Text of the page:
Primitive Self-Consciousness and Avian Cognition

Andy Lamey

University of California, San Diego (UCSD) - Department of Philosophy

May 25, 2012

The Monist, Volume 95, Issue 3, July 2012.

This is an uncorrected author's draft of a paper published in The Monist issue on neuroethics, Volume 95, Issue 3 (July 2012). For citation and quoting purposes, please use the published version.

Recent work in moral theory has seen the refinement of theories of moral standing, which increasingly recognize a position of intermediate standing between fully self-conscious entities and those which are merely conscious. Among the most sophisticated concepts now used to denote such intermediate standing is that of primitive self-consciousness, which has been used to more precisely elucidate the moral standing of human newborns. New research into the structure of the avian brain offers a revised view of the cognitive abilities of birds. When this research is approached with a species-specific focus, it appears likely that one familiar species, the chicken (Gallus gallus domesticus), also exhibits primitive self-consciousness. Given the likelihood that they are primitively self-consciousness, chickens warrant a degree of moral standing that falls short of that enjoyed by persons, but which exceeds the minimal standing of merely conscious entities.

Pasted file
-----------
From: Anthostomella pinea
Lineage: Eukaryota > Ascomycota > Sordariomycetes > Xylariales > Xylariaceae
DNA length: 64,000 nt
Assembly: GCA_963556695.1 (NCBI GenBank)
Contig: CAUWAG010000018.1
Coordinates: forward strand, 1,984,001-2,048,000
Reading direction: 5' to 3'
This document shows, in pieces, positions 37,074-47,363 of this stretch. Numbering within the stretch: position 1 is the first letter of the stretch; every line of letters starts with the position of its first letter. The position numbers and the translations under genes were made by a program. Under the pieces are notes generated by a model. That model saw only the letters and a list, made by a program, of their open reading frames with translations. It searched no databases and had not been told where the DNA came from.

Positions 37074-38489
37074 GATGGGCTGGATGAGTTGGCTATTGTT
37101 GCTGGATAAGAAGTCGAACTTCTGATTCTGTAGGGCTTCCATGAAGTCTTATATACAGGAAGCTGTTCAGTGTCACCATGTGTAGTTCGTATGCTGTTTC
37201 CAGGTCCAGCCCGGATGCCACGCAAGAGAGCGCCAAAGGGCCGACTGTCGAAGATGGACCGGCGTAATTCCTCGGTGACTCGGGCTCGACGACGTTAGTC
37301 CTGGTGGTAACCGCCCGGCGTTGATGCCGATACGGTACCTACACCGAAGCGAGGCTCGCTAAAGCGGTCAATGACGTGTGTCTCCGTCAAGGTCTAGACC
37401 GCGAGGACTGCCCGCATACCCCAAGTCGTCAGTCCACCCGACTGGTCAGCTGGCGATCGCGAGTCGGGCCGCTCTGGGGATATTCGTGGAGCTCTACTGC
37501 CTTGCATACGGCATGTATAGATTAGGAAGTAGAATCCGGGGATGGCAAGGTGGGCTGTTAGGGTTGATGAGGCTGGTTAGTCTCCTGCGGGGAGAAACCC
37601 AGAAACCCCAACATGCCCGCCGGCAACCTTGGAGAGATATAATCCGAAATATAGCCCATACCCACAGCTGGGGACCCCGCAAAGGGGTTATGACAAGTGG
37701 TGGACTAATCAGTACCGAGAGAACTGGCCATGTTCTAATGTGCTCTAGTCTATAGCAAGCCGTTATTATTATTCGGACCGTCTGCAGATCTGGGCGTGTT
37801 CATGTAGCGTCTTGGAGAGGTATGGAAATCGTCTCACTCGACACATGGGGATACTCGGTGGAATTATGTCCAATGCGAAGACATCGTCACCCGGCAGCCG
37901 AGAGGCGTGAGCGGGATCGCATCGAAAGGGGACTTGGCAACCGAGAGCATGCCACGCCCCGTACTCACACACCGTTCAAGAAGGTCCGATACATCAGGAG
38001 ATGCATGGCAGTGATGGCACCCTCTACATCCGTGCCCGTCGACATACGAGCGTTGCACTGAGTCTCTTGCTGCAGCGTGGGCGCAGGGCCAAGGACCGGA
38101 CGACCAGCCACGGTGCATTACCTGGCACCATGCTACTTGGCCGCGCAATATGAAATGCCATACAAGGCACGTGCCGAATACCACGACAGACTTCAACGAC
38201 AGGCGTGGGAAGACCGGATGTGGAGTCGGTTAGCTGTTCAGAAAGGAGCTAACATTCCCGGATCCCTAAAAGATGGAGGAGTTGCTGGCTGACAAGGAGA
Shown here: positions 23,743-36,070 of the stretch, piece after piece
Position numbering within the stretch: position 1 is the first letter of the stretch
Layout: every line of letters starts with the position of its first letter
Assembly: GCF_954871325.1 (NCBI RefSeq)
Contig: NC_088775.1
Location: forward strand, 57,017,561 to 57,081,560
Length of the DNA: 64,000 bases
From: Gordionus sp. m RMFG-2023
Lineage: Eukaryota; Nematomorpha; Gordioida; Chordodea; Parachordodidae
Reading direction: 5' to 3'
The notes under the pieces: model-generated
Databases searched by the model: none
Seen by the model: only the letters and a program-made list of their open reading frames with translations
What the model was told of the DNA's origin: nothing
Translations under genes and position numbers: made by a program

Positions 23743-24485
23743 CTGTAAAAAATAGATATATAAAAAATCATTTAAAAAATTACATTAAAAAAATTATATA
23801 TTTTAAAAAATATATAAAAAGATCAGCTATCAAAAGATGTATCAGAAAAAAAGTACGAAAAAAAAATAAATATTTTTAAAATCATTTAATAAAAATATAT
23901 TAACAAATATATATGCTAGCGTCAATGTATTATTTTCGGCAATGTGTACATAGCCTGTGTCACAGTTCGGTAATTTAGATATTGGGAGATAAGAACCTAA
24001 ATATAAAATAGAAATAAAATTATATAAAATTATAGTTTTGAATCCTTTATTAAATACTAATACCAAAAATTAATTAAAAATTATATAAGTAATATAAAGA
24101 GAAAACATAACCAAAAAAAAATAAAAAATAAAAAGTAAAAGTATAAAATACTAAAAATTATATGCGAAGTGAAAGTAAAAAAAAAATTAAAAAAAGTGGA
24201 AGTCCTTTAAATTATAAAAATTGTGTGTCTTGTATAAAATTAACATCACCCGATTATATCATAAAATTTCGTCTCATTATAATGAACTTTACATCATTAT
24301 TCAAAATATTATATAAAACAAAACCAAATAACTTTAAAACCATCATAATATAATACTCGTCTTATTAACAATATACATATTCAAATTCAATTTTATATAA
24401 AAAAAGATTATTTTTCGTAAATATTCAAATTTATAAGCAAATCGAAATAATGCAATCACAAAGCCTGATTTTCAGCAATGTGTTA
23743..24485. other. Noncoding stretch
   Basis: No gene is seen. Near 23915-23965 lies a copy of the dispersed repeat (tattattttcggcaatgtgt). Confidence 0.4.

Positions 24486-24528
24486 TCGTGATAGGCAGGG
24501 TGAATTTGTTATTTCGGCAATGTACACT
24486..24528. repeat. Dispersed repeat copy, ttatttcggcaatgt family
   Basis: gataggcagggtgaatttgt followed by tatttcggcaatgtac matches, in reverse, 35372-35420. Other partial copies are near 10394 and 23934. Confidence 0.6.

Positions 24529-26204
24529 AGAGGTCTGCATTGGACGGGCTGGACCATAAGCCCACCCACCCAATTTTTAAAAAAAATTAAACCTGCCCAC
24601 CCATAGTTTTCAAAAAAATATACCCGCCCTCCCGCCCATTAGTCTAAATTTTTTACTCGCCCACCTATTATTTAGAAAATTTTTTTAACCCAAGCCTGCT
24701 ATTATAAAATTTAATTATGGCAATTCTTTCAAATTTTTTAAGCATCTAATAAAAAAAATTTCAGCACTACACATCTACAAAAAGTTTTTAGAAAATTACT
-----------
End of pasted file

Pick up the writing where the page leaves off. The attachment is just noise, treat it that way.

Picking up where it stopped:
Number of Pages in PDF File: 31

Keywords: Animal cognition, primitive self-consciousness, moral standing, neuroethics

Open PDF in Browser Download This Paper

Date posted: May 26, 2012 ; Last revised: July 14, 2014

Suggested Citation

Lamey, Andy, Primitive Self-Consciousness and Avian Cognition (May 25, 2012). The Monist, Volume 95, Issue 3, July 2012.. Available at SSRN: https://ssrn.com/abstract=2066265

Contact Information

Andy Lamey (Contact Author)
University of California, San Diego (UCSD) - Department of Philosophy ( email )
9500 Gilman Drive
La Jolla, CA 92093-0119
United States
HOME PAGE: http://andylamey.com
Feedback to SSRN

Paper statistics
Abstract Views: 3,329
Downloads: 401
Download Rank: 56,281
Paper comments
No comments have been made on this paper